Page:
By: ELOISE WALTON
FUEL SHORTAGES across Portugal caused people to panic buy on Wednesday, leading to many petrol stations running out of fuel and having to close.
Rui Vieira, a spokesman for the transport union in the Algarve, whose members are protesting about the rising cost of fuel said on Wednesday morning: “Around seven or eight petrol stations in the Algarve have already run out of fuel because of the transport blockade, especially those in Silves, Lagos and Olhã. In the next few days fuel will run out everywhere”.
from Galp petrol station in Lagoa, who asked not to be named, told The Resident: “There are such big queues, cars are blocking the junctions to get to us, but we have already run out of diesel. We will probably run out of petrol this morning (Wednesday) and then I don’t know what will happen.”
At the time The Resident went to press, Galp in Lagoa had run out of fuel and closed.
Resident reader India Sampson, who works in an estate agency in Carvoeiro, said: “There is a lot of confusion at the local Cepsa petrol station. Many people are unable to fill their tanks and we could have to limit property viewings in the next few days to save petrol.”
Rui Vieira added that the protesters are allowing lorries and trucks to pass that are transporting essentials and fuel for hospitals and airports.
Rui Oliveira, a spokesman for Faro airport, told The Resident: “There is no shortage of fuel at Faro airport. Our passengers will not be affected. We have been refuelling so the planes are able to fly without any problems.”
However, Ana SA, the company which manages Portugal’s airports, sent a statement to foreign airlines recommending that they bring enough fuel for return journeys to Lisbon airport.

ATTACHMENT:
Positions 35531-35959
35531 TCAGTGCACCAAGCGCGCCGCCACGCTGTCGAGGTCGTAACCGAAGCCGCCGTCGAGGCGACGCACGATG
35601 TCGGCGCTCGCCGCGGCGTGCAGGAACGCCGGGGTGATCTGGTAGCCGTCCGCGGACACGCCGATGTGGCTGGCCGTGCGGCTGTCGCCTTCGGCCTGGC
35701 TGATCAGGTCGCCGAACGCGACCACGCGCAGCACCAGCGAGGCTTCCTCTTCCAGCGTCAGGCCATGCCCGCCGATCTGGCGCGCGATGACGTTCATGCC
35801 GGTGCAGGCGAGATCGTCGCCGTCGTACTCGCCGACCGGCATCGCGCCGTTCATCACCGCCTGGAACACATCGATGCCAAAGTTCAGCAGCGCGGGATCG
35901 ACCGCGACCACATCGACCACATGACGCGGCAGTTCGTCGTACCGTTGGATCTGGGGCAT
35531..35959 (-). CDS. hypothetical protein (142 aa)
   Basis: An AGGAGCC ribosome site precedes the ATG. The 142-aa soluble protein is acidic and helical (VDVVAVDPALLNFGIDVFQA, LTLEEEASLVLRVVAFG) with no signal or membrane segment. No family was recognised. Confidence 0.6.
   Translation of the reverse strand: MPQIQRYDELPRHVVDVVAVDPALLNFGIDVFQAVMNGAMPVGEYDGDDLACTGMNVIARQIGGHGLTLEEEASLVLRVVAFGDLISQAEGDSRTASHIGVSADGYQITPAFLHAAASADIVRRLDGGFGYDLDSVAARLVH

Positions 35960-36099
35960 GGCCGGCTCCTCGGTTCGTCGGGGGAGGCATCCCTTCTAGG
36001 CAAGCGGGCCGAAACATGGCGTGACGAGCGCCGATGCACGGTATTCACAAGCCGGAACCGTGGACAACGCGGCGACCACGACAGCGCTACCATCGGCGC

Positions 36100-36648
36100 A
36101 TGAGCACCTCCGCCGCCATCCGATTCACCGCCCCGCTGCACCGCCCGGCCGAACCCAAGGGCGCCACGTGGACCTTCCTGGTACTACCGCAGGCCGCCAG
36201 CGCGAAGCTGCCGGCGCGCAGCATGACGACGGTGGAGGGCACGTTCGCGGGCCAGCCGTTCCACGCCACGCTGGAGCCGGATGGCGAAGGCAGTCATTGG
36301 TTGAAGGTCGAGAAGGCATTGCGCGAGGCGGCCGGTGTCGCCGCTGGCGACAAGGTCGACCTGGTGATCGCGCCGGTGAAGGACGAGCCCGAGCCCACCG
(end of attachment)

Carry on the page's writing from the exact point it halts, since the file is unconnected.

Some tow trucks in the Algarve and Alentejo region, which had joined the protest on Sunday, reached an agreement on Tuesday with their companies.
The tow trucks were due to start removing broken down vehicles on Wednesday that had been accumulating on the sides of roads and motorways across both regions.
This agreement was reached after the tow truck companies agreed to increase the money given to each worker by 40 per cent for each service that is carried out.
Rui Vieira said: “For example, for a local service, which included a journey of 40 kilometres, we would be paid 19.95 euros. Now the companies have agreed to pay us 40 per cent more.”
He said that the tow trucks were going to continue with the protest, adding: “We are only going to collect the vehicles that have been abandoned on the sides of the road. There are many of them.”
Elsewhere in Portugal, petrol stations, supermarkets and other shops are running out of fuel, fresh produce and other goods, while the protest continued.
On Tuesday, PSP police escorted 40 fuel trucks, in groups of 10, to refill petrol stations around Lisbon and Setubal because many had already run out of fuel.
Portuguese lorry drivers who were bringing imports into Portugal or returning home were also stranded at the border between France and Spain at the time The Resident went to press.
One Portuguese lorry driver told the Portuguese radio station Rádio Comercial: “The border into Spain is blocked for lorries and trucks and so I will not be able to deliver my cargo on time. Many are stuck in France in the same situation. It’s chaos.”
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